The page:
Boardwalk is an assetPublished 5:15pm Thursday, March 20, 2014
Washington’s boardwalk, which runs from the N.C. Estuarium eastward to the eastern side of Moss Landing, is more than just a venue for people to walk or jog. At this time of the year, the boardwalk’s adjacent manmade wetlands and the neighboring Pamlico River provide plenty of evidence that it’s spring. The boardwalk, in a way, serves as an outdoor environmental classroom.
From the reptiles — mostly turtles and snakes — in the water to herons wading along the shoreline in search of a fish, those who walk the boardwalk are provided opportunities to get close looks at that wildlife. In the spring, flotillas of female ducks and their ducklings navigate the wetland’s waters. The turtles and snakes sun themselves on logs or large rock. Seagulls share space on the boardwalk’s railings with songbirds.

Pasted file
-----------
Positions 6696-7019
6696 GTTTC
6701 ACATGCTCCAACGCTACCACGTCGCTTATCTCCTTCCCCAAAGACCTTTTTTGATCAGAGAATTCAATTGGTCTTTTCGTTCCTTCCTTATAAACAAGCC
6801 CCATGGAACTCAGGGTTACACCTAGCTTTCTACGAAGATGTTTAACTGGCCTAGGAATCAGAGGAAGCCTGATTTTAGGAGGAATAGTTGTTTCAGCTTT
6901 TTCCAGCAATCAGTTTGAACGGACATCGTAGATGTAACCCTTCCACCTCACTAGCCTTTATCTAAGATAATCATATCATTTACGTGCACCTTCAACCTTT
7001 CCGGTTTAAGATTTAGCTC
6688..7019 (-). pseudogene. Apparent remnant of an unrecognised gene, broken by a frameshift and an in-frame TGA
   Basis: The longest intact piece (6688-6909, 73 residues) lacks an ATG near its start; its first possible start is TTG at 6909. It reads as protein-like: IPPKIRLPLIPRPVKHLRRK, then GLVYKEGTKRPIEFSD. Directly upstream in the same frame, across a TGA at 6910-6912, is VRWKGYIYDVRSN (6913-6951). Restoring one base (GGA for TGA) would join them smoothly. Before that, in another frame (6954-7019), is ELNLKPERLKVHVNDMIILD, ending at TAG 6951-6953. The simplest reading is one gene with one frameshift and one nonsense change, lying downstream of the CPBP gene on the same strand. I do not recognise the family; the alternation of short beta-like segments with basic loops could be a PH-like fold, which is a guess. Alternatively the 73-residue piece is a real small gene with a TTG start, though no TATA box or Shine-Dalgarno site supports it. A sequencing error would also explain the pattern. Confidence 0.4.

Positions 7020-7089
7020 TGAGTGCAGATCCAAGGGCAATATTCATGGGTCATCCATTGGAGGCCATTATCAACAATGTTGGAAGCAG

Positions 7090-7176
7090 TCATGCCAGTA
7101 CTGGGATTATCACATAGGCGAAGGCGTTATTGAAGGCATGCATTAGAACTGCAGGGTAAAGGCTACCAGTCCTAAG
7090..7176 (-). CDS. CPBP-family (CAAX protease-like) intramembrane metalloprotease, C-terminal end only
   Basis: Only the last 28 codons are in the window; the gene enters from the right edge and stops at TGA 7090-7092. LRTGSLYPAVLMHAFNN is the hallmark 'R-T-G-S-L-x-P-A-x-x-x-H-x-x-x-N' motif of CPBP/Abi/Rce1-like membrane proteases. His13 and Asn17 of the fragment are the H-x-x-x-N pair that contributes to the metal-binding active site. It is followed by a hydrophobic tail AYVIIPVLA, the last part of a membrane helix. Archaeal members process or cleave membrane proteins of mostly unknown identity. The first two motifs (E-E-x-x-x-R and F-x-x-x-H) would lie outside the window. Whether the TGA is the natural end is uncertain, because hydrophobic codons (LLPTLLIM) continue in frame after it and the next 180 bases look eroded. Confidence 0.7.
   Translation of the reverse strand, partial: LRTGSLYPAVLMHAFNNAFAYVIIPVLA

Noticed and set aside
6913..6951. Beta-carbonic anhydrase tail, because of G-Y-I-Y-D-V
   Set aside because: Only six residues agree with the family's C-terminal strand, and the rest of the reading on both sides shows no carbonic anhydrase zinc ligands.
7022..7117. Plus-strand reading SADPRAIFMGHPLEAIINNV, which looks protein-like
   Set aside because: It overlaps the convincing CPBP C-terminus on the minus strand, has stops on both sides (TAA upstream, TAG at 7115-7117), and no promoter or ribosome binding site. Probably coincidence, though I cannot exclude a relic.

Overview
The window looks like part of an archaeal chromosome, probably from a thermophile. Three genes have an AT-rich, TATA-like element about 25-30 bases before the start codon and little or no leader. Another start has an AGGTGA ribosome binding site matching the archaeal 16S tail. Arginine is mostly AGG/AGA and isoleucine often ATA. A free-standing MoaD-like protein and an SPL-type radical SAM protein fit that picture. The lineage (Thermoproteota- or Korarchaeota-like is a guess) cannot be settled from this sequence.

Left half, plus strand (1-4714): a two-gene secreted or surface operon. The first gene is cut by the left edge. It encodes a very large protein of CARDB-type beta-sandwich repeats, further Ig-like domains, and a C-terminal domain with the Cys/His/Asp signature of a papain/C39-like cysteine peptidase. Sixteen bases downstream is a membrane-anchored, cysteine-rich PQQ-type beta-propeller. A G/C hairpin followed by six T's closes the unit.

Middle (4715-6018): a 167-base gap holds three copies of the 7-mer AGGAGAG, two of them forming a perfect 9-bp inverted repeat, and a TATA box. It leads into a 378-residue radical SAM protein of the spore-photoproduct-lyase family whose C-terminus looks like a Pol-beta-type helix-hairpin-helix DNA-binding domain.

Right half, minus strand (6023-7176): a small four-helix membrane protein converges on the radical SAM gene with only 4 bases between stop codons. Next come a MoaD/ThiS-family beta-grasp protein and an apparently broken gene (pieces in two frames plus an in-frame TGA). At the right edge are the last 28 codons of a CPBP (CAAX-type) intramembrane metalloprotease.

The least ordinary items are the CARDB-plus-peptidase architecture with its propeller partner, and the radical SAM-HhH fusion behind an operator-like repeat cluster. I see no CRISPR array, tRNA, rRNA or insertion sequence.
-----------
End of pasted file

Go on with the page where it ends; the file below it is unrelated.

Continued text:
The wetlands do more than just provide habitat for wildlife and aquatic life. They are used as a natural filter to help clean stormwater runoff from downtown Washington. Several pools, through which the stormwater passes through before entering the Pamlico River, are part of the wetlands.
Before man built the wetlands, that stormwater was discharged directly into the river, negatively affecting the river’s water quality.
So, the wetlands have a job — improving the river’s water quality.
As for the wildlife, it’s probably best to look but not bother.
The turtles, ducks and geese have enough trouble dealing with other predatory wildlife without adding human predators into the mix. As we’ve suggested in the past, perhaps adopting an informal “no-touch” policy for the wildlife around the boardwalk would be something for city officials to consider.